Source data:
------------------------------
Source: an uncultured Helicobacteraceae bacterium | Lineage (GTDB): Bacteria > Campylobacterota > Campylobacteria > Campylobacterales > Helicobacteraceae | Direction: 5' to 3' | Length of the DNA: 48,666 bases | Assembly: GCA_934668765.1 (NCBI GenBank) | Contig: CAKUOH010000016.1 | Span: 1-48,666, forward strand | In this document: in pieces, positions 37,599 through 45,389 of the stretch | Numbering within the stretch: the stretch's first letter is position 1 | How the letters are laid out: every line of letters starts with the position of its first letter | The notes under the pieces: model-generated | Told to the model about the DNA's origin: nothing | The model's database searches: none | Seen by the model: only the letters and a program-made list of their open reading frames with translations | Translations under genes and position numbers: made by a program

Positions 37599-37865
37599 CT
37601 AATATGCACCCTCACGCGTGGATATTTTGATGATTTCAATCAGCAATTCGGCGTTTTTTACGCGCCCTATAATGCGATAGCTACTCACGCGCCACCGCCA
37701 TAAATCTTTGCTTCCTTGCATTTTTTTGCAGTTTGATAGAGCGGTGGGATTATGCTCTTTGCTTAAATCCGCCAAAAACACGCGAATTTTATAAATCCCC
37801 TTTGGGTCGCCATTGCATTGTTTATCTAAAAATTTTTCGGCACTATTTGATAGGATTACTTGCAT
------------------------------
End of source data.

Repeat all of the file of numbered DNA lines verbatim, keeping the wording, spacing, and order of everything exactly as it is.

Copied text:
Source: an uncultured Helicobacteraceae bacterium | Lineage (GTDB): Bacteria > Campylobacterota > Campylobacteria > Campylobacterales > Helicobacteraceae | Direction: 5' to 3' | Length of the DNA: 48,666 bases | Assembly: GCA_934668765.1 (NCBI GenBank) | Contig: CAKUOH010000016.1 | Span: 1-48,666, forward strand | In this document: in pieces, positions 37,599 through 45,389 of the stretch | Numbering within the stretch: the stretch's first letter is position 1 | How the letters are laid out: every line of letters starts with the position of its first letter | The notes under the pieces: model-generated | Told to the model about the DNA's origin: nothing | The model's database searches: none | Seen by the model: only the letters and a program-made list of their open reading frames with translations | Translations under genes and position numbers: made by a program

Positions 37599-37865
37599 CT
37601 AATATGCACCCTCACGCGTGGATATTTTGATGATTTCAATCAGCAATTCGGCGTTTTTTACGCGCCCTATAATGCGATAGCTACTCACGCGCCACCGCCA
37701 TAAATCTTTGCTTCCTTGCATTTTTTTGCAGTTTGATAGAGCGGTGGGATTATGCTCTTTGCTTAAATCCGCCAAAAACACGCGAATTTTATAAATCCCC
37801 TTTGGGTCGCCATTGCATTGTTTATCTAAAAATTTTTCGGCACTATTTGATAGGATTACTTGCAT